[All photos in this post ©Sometimes, 2017.]

 

 

a glimpse of life…passing by (Daily Post Entry: Blur)

<a href=”https://dailypost.wordpress.com/photo-challenges/out-of-focus/”>Focus</a&gt;

village blur a glimpse of life.JPG

above is a shot taken years ago, in early 1980s, through the window of a van traveling at high speed along a rural road in Yucatan, near the archeological site of Chichén Itza, Mexico.     At first glance it is just a ruined photo, which is often what an amateur photographer gets when shooting on-the-fly from a grimy vehicle window, speeding down a road.    However, on close inspection, the camera apparently focused automatically on the village scene in a clearing beyond the surrounding jungle and captured this candid scene.   (Cropped close-up image below.)   Image by Robert Dreger, ©Sometimes 2017.

village-blur-a-glimpse-of-life-e1497725886780 CROP

 

 

Airport traffic

jet trails 4 w red

Afternoon traffic from Cleveland Hopkins International Airport.     Jet trails against picturesque cloud cover.   We always have a ring side seat on airport activity.   These photos are facing southeast.    ©Sometimes,2017)

 

jet trails2

….a surprise in my Tree Garden

My gardening is about as haphazard as my housekeeping.   Plants and trees just sort of fend for themselves, and left to their own devices they never cease to amaze me.    Years ago, when I first built this house, planted assorted trees and other plants….not counting the volunteers in my notorious “tree garden.”      One of the prettiest of my flowering varieties, with marvelous pink flowers, kept pace with another ornamental tree nearby…until we had an especially cold winter about five years ago which froze out and killed quite a lot of specimen in this area.   Although it has been apparent that this tree was indeed defunct, what with its growth covering of lichen.   The branches literally disintegrated to the point where many were removed by the wind itself.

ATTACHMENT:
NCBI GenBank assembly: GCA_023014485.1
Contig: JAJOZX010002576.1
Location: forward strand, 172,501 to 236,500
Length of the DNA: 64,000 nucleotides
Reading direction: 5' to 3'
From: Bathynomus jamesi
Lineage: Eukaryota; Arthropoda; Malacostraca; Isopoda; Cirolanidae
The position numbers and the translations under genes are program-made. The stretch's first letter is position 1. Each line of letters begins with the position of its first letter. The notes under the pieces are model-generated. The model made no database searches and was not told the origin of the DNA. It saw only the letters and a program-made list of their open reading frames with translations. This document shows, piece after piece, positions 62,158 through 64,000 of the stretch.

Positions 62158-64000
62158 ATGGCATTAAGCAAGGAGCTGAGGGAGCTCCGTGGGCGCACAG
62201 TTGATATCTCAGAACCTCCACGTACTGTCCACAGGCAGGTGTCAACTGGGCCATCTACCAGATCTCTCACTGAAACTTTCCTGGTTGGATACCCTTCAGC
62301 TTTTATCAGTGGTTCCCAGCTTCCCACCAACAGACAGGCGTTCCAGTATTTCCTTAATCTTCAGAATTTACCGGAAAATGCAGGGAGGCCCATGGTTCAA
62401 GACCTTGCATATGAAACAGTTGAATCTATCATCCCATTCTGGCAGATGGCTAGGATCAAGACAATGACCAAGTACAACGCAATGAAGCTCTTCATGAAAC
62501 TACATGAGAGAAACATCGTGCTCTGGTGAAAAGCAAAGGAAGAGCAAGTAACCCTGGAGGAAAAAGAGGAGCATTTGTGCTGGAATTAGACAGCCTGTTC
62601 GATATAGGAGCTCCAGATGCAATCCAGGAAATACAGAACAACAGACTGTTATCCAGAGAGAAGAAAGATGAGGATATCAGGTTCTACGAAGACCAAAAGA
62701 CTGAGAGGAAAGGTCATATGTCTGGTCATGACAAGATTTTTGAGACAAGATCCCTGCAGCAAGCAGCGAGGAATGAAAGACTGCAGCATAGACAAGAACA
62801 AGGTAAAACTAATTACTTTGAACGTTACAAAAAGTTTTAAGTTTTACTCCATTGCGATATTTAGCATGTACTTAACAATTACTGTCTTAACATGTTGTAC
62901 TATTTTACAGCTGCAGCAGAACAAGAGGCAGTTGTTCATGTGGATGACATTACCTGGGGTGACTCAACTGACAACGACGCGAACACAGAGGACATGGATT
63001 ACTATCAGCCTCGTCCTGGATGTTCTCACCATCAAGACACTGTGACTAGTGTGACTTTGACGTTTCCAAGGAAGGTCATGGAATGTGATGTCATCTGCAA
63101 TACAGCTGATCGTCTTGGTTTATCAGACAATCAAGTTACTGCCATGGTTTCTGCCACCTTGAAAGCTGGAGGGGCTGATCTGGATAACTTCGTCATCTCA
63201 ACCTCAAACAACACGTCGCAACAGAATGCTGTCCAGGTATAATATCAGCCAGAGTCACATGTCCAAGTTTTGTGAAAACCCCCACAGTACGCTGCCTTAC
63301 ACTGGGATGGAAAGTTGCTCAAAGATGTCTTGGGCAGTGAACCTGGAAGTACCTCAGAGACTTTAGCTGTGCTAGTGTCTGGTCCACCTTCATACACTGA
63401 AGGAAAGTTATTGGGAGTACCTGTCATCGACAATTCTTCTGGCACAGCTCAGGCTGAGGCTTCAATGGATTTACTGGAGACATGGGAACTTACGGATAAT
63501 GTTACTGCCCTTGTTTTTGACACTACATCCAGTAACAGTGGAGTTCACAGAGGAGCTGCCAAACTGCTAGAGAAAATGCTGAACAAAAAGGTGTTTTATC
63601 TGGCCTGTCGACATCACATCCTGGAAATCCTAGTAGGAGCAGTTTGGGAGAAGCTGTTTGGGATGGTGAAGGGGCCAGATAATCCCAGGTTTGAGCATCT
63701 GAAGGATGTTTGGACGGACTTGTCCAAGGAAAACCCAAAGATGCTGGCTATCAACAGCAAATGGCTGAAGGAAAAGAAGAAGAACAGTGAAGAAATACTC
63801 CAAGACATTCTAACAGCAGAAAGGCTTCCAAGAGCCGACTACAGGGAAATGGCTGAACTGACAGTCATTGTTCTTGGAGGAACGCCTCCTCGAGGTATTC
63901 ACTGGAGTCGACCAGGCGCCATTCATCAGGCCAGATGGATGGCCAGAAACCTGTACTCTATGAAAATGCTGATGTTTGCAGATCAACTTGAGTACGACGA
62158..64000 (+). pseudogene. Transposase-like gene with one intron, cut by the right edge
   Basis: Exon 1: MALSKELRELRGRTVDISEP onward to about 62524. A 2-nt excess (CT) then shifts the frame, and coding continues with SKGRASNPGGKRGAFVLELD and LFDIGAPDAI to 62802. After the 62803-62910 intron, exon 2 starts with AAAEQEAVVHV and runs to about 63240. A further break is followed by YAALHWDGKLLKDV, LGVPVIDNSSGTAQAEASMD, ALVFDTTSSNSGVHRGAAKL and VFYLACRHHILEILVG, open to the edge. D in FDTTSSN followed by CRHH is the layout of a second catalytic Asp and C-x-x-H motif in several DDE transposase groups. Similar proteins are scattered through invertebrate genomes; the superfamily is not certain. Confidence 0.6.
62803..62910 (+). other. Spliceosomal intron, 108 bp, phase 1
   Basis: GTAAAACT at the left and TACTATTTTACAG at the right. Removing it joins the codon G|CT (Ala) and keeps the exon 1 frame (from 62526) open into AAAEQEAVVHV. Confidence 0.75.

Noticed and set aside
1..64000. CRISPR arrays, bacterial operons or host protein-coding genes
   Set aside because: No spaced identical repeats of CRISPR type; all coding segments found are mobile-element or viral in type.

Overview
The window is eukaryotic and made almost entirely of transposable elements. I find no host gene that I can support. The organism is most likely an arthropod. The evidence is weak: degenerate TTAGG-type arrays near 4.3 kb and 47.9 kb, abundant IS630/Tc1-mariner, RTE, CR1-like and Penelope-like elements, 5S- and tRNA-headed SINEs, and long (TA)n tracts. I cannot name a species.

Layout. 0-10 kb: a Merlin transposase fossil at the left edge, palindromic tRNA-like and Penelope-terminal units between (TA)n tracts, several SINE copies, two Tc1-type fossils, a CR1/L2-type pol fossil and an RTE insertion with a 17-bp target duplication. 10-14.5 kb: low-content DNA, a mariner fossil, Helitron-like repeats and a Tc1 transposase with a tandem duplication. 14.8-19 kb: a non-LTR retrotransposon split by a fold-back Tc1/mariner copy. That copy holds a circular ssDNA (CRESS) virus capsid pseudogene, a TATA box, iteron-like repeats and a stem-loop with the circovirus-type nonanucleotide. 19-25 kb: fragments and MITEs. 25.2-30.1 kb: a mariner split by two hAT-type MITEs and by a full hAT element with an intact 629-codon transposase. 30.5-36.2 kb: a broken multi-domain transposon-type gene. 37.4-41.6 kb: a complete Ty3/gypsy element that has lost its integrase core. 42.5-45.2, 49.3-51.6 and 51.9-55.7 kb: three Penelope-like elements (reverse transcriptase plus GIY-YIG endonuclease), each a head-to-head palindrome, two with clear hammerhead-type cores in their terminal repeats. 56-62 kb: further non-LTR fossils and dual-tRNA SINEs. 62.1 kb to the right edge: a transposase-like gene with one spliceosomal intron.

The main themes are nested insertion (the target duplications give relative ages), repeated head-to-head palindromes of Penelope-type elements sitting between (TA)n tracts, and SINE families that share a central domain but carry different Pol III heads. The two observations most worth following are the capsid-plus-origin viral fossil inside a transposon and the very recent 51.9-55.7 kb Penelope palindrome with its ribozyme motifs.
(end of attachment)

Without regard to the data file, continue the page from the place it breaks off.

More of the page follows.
Ever the optimist, last year I determined that among the miscellaneous plant life growing in the vicinity, several shoots were thought to be trees, but their species was quite unknown to me, and could be one of numerous trees in the near neighborhood.      So I let the people that wield weed-wappers and chainsaws, and such, in the area…that these weed-appearing growths are to be left alone.    The tree itself kept developing lichen, and chunks of it kept falling off…I could push the whole thing over if so inclined.

This morning my daughter (who lives next door) and I went for a walk around the place and I pointed out the tree, and its new growth.   The bark of the tree has reminded me of cherry tree bark, and the shoots were developing thickness enough to see that the bark was the same.   As my eye traveled up the tree…there were three pink flowers…which I recognized as being related to the tree in question, and a closer look found two more blossoms further down the branches.

I of course ran in the house to grab my camera.   My first shots were badly over exposed, with the sun high up behind the blossoms, so that the sky was bright and drowned out the delicate pink color.   Each blossom is about an inch in diameter.

 

 

 

NEW N OLD 2
New Growth in front, next to the original tree.  

 

TREE NEW N OLD
Tree covered with lichen and moss.  New growth behind.

 

 

PINK CLOSE GOOD TREE GARDEN
A long shot toward the North, the barn and Tree Garden on the left rear,  the subject tree with the blossoms hanging from a new growth branch…the original tree to the right.
DSC00630 (2)
Welcome blossoms!